REVIEW: Elf The Musical, York Stage, at Grand Opera House, York, until December 3

Sophie Hammond’s Jovie and Damien Poole’s Buddy leading a dance routine in York Stage’s Elf The Musical. All pictures: Charlie Kirkpatrick, Kirkpatrick Photography

YOU will be lucky if any tickets are still left for York Stage’s Christmas show, and luckier still if you do see Elf The Musical.

The Christmas spirit is alive in more than those irritatingly premature TV adverts; a neighbour has put up the Christmas tree already; pantomimes are underway; the weather has turned all Jack Frost on us, and Elf The Musical is packing out the Grand Opera House, with all manner of accompanying merchandise to tempt, and Christmas jumpers on their first outing of the new season.

On first thoughts, a run nearer Christmas might have been more ideal, but judging by Saturday’s matinee, full of excited young families, a festive trip to the theatre cannot come soon enough after the misery of multiple lockdowns.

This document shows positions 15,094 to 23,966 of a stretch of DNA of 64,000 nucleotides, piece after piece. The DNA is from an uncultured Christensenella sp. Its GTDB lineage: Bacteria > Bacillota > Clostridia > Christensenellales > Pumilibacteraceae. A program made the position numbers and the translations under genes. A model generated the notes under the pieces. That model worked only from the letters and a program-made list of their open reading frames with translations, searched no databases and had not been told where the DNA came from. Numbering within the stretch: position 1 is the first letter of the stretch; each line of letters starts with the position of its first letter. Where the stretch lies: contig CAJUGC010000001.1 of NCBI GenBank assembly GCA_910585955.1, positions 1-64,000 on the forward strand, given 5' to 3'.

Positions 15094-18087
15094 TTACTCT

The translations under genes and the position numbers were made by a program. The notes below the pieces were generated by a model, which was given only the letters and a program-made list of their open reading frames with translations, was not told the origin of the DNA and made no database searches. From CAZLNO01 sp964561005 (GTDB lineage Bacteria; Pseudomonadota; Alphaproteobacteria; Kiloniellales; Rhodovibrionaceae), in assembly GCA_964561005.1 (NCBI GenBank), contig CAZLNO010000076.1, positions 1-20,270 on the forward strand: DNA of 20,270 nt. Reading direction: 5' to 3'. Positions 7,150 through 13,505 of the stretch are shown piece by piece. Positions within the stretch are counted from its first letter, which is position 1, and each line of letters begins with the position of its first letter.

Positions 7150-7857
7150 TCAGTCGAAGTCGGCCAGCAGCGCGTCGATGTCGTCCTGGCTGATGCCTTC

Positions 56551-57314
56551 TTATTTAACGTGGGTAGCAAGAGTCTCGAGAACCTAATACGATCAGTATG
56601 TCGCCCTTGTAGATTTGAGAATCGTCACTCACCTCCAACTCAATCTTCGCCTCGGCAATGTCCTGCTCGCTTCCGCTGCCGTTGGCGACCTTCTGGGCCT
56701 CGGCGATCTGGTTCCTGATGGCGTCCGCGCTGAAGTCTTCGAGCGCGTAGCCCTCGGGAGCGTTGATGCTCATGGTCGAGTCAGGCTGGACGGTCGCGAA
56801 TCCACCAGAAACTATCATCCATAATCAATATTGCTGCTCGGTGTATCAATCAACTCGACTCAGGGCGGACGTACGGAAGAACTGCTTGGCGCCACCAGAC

Martin Rowley’s storytelling Santa

Under the limitations of social bubbles, York Stage went ahead with their debut musical pantomime, Jack And The Beanstalk, last Christmas, but Elf The Musical marks the return to shows on the scale of Shrek The Musical, a huge hit for Nik Briggs’s company at the Grand Opera House. The orchestra alone numbers 16 under musical director Stephen Hackshaw’s zestful charge, to complement the cast of 20-plus.                     

Artistic director Briggs, who played the title role in that show, swaps places with Shrek’s director (and choreographer to boot), Damien Poole. Somehow, despite running Damien Poole Theatre Arts in Harrogate and teaching musical theatre at Leeds Conservatoire, he has found time to rehearse and play Buddy – and make him his own one-man national elf service. Did anyone mention Will Ferrell? No! “Damien is Buddy,” said Briggs beforehand, and now you can see why.